Meg Murry and her friends become involved with unearthly strangers and a search for Meg's father, who has disappeared while engaged in secret work for the government, in a re-release of the classic story. A Newbery Medal Book.
It was a dark and stormy night; Meg Murry, her small brother Charles Wallace, and her mother had come down to the kitchen for a midnight snack when they were upset by the arrival of a most disturbing stranger.
"Wild nights are my glory," the unearthly stranger told them. "I just got caught in a downdraft and blown off course. Let me sit down for a moment, and then I'll be on my way. Speaking of ways, by the way, there is such a thing as a tesseract."
A tesseract (in case the reader doesn't know) is a wrinkle in time. To tell more would rob the reader of the enjoyment of Miss L'Engle's unusual book. A Wrinkle in Time, winner of the Newbery Medal in 1963, is the story of the adventures in space and time of Meg, Charles Wallace, and Calvin O'Keefe (athlete, student, and one of the most popular boys in high school). They are in search of Meg's father, a scientist who disappeared while engaged in secret work for the government on the tesseract problem.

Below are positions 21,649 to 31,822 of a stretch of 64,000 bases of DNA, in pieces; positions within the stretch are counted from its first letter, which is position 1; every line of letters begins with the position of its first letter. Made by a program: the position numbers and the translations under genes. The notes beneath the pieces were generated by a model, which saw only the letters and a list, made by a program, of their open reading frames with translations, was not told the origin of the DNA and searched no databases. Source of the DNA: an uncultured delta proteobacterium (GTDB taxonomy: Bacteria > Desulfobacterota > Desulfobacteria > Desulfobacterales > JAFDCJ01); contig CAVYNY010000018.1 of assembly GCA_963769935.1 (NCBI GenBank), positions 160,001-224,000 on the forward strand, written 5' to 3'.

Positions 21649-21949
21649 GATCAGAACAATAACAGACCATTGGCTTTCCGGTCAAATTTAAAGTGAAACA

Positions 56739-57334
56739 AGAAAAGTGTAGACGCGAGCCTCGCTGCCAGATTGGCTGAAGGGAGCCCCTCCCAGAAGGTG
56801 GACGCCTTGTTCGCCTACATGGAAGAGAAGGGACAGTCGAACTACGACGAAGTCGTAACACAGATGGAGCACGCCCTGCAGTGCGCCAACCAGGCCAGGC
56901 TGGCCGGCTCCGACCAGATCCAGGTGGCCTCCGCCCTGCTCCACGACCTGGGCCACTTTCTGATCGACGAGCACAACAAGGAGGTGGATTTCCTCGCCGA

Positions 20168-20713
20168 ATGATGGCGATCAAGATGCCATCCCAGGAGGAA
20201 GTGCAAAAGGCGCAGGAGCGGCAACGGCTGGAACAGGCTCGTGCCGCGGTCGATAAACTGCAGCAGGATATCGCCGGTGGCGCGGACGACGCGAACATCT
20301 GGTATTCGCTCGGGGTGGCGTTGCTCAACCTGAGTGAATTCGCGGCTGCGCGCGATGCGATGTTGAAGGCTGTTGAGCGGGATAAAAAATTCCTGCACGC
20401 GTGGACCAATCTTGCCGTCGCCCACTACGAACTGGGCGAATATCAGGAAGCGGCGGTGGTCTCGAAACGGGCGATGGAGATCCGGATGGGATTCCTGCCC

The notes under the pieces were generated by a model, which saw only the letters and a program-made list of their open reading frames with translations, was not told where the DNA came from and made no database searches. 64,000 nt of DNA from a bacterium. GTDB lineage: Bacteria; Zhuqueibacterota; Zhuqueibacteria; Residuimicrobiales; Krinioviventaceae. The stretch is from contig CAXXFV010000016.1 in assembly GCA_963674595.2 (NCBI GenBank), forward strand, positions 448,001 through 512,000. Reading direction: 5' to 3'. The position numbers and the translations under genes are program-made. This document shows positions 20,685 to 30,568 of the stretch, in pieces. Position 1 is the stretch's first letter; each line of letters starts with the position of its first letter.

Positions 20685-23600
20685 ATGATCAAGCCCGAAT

Madeleine L’Engle (1918–2007) was born in New York City and attended Smith College. She wrote more than 60 books, the most famous of which is A Wrinkle In Time (1962), winner of the Newbery Award in 1963. L’Engle continued the story of the Murry family from A Wrinkle In Time with seven other novels (five of which are available as A Wrinkle In Time Quintent from Square Fish). She also wrote the famous series featuring the Austin family, beginning with the novel Meet The Austins (1960). L’Engle revisited the Austins four more times over the next three decades, concluding with Troubling a Star in 1994. The story of the Austins had some autobiographical elements, mirroring Madeleine’s life and the life of her family. Madeleine L’Engle’s last book, The Joys of Love, is a romantic, coming-of-age story she wrote back in the 1940s, and is being published by FSG.
Yoo's cover art is enchanting. Seven Impossible Things Before Breakfast (blog) A coming of age fantasy story that sympathizes with typical teen girl awkwardness and insecurity, highlighting courage, resourcefulness and the importance of famiyl ties as key to overcoming them. Carol Platt Liebau, author, in the New York Post An exhilarating experience. Kirkus Reviews This imaginative book will be read for a long time into the future. Children's Literature"
Series: Madeleine L'Engle's Time Quintet
For Ages: 10 - 14 years old
For Grades: 5 - 9
Number Of Pages: 245
Published: 1st May 2007
Publisher: Palgrave USA
Country of Publication: US
Dimensions (cm): 19.3 x 13.0 x 1.8
Weight (kg): 0.2